What’s Traumatic Grief? Grief is an experience that is marked by intense emotions. When a loss comes as a shock or is unexpected, you may experience catastrophic grief.
Because not everyone reacts the same way to a big loss, a traumatic response may not always occur. Trauma, on the other hand, should not be ignored or allowed to fester on its own. You may not be able to distinguish the two when they become enmeshed with terrible anguish.
You’re not alone if you’ve experienced catastrophic grieving after a sudden or devastating loss. Learn more about traumatic sorrow, including what it is, how to recognize it, and how to cope with it.
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Traumatic Grief Explained
If you ‘ve lost someone unexpectedly or in a shocking way, you may feel severe bereavement. Even persons who are grieving the same loss do not go through the same grief process.
However, the unexpected nature of a loss can increase the likelihood of acute sorrow.
Any loss can cause traumatic grief, including:
• Unexpected or sudden
• Destructive or violent (homicide, suicide, or catastrophe, accident)
• Seems random
• Involves numerous deaths
• Involves the griever’s possible brush with death
These conditions add to the anguish of a grieving process that is already challenging. Both of these events happen at the same time and might cause havoc in your life. Due to the severity of both concerns, you may find it beneficial to seek assistance.
Counseling sessions and support groups are beneficial to many people. Grief itself is not a disorder, but the trauma that might go with it may often be better only with treatment.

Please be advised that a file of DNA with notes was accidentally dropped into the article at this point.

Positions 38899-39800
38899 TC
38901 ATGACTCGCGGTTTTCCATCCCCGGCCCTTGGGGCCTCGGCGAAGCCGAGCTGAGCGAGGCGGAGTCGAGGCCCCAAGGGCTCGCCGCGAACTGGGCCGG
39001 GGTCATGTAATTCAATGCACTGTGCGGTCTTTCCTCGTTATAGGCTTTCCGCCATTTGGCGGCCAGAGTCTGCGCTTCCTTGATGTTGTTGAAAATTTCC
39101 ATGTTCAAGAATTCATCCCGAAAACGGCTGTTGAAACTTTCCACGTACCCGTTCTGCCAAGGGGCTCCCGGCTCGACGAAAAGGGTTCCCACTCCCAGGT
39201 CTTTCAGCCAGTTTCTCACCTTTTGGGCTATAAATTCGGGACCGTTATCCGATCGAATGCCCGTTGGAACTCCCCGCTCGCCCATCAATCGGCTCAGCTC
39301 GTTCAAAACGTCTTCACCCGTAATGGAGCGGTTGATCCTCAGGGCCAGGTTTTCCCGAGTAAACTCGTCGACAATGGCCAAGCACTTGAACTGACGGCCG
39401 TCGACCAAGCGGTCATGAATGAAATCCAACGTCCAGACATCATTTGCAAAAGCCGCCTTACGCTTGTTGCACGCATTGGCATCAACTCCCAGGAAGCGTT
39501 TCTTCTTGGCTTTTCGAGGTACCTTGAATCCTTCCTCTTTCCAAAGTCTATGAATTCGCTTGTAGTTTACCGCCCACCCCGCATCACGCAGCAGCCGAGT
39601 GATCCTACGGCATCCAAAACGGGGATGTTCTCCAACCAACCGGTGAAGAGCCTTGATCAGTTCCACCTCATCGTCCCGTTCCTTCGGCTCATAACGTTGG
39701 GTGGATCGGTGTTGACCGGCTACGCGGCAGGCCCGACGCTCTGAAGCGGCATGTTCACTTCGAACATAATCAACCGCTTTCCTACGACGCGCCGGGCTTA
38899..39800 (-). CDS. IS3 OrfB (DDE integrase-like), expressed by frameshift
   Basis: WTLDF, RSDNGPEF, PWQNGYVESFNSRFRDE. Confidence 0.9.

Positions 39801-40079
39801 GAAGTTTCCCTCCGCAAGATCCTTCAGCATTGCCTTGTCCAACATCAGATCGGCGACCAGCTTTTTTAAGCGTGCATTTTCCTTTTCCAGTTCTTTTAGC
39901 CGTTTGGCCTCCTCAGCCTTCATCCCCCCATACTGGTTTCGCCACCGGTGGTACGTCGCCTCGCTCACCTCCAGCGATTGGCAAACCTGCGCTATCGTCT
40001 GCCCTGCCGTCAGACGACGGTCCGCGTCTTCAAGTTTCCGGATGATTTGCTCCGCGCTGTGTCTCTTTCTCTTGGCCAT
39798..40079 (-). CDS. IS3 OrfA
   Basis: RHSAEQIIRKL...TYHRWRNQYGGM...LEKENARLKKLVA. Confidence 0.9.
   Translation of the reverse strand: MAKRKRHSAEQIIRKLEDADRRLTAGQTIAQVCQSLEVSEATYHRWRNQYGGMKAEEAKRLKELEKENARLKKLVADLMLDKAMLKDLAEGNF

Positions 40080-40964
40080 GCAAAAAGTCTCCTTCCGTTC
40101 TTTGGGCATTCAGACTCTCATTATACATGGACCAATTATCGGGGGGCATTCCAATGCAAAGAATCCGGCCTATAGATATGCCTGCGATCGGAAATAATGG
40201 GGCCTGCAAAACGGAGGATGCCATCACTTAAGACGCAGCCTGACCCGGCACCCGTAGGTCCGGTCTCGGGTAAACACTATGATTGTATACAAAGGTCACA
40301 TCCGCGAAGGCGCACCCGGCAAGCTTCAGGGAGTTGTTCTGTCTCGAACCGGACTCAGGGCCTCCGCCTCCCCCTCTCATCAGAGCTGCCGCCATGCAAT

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What’s the Difference Between Complicated Grief, Normal Grief, and Traumatic Grief?
All forms of grieving, whether simple, complicated, or devastating, involve feelings of loss. The main variances arise from the degree of a person’s symptoms as well as the circumstances surrounding the loss.
A person has trouble coping with deep emotions and the consequences of their loss in both complicated and severe sorrow. Because of the distressing manner in which a person was lost, traumatic mourning can be severe.
Let’s take look at each of them:
Grief is a normal or common reaction to loss. It’s a combination of emotional, cognitive, and bodily reactions to a traumatic experience. Some people can carry grief with them for the rest of their lives. However, after the initial loss, people can continue normal everyday activities.
This reaction is comparable to regular mourning, but the symptoms become more chronic or powerful at some point. Sadness can turn into bitterness over time. People who are grieving in a complicated way may find it difficult to accept reality and resume normal activities.
Traumatic sorrow is a mash-up of symptoms from several illnesses. Complicated sorrow, post-traumatic stress disorder (PTSD), and significant depression are among them. A person tries to cope with the distressing nature of the loss and the symptoms of grieving.
How Can You Deal With Traumatic Grief?
Grief after a traumatic event is excruciatingly painful and overwhelming. Make each day a little easier by using the recommendations below.
1. Get support from people you trust
2. Practice self-care
3. Eat nutritious food
4. Try not to overdo it
5.Find a counselor
When you’re dealing with regular grief, friends, family, and proper self-care can help you get through it. You’ll feel emotional agony and need to adjust, but after a few weeks, you’ll be back to your normal schedule.
However, if your grief is traumatic, you may benefit from additional support and counseling sessions. Trauma that isn’t addressed can be detrimental, and it isn’t a normal part of the grieving process.
Although traumatic grieving is emotionally challenging, it is not insurmountable. If your grief is too much to bear, seek counseling therapy. Take each day one step at a time and rely on the love and support of your loved ones.